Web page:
For people who need to have everything laid out nice and organized before them, this may help. Not everything may be of use to you in your writing, but it's good to think about as many aspects as possible in the world you're writing about. This list is taken from an assignment for majors of the sequential arts department of the Savannah College of Art and Design.
1. Medium: establish the medium in which your story will be told: Live action, Animation, Illustrated novel, Graphic novel, Comic book, Video game, Novel, Theater, etc.
2. Description of the World: Is your world a planet, moon, asteroid, or maybe a comet; is it even in this dimension? does your story unfold on a stage the size of a galaxy or the size of a molecule? Is your world hospitable to carbon-based life forms, are there seasons, does it rain acid?
3. Timeline/History: Create a timeline consisting of at least five major events that contribute to your world being as it is. Wars, Discoveries, Births, etc. Elaborate on eac event; draw from your own experience, but remember to put your bias aside.
4. Storyline: Based on the timeline you created, pinpoint for the intended audience where and when your story takes place. Utilizing your thorough descriptions of such attitudes as Economic status, Energy Sources, Technological Levels, and Political Structures, create a dynamic scenario of circumstances and obstacles for your characters and audience to interact with.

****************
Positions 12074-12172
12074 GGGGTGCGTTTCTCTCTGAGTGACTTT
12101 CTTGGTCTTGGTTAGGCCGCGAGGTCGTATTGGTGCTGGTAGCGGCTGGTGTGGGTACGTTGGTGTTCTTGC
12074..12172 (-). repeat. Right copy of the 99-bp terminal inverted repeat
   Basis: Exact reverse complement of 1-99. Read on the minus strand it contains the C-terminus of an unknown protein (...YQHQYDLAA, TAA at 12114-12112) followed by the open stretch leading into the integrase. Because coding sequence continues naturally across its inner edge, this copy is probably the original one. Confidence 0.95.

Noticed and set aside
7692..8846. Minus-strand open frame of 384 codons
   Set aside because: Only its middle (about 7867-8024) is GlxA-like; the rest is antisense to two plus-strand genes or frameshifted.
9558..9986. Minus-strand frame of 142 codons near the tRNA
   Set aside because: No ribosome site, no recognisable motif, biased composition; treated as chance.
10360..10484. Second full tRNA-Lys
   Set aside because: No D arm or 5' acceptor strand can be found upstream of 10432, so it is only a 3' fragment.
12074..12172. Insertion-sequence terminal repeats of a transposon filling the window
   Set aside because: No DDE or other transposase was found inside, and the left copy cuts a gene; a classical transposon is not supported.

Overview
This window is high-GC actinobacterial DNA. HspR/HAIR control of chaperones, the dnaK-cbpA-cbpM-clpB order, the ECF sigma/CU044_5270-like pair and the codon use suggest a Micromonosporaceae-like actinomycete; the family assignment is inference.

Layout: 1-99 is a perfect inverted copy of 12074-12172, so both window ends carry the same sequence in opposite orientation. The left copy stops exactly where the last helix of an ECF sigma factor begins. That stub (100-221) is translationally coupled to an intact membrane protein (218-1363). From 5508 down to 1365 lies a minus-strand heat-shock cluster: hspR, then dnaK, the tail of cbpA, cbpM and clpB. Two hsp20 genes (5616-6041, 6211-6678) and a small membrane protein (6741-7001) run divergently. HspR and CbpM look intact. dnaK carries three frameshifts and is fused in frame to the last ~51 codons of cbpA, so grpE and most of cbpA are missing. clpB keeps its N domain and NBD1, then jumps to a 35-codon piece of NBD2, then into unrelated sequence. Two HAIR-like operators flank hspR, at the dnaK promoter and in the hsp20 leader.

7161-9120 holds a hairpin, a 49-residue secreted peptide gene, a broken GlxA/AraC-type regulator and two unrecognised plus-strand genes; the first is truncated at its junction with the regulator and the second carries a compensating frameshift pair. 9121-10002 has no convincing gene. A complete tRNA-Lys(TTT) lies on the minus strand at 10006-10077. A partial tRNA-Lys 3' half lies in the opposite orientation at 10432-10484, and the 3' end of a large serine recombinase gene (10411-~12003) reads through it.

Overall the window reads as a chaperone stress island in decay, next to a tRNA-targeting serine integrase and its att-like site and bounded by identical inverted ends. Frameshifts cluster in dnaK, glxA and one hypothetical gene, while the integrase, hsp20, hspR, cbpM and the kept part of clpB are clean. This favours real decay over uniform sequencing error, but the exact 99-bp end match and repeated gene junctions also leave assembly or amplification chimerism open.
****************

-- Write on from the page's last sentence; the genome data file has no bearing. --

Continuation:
5. Characters: Describe four characters that reflect the environment, time, and circumstances of the world you created. It is important to realize how your world affects your characters in dress attitude, status, etc.
6. Description of Technology: When considering the forms of transport, weapons, and appliances, determine the energy sources which propel these vehicles/devices, and how the energy source dictates their form.
7. Description of Economy: What is the system of exchange: barter, energy, life force, or magic? Is there an economic hierarchy on your world, and how does it inhibit or enhance your characters?
8. Description of Habitat: How do the environment, technology, and economy affect the shape of a home, office, playground, or community in your world?
9. Philosophy/Religion: Do your characters aspire to wealth, power, or spiritual enlightenment? do they worship themselves, the gods, nature, or have no form of spiritual aspiration; how would this affect your world visually?
10. One Sentence Summary: In one sentence, capture all the drama, beauty, strangeness, and passion of your world and characters that you will develop.
- Maria D'Isidoro
- was sold to gypsies as a small child for half a tank of gas and a kitten. She was quickly, if not easily, retrieved by her mother after the kitten was revealed to be an Eldrich horror looking for a ride into the nearest metropolitan area to begin wreaking havoc. It's been a bone of contention between Maria and her family ever since, whether the Horror-kitten would've been more or less trouble than she grew up to be.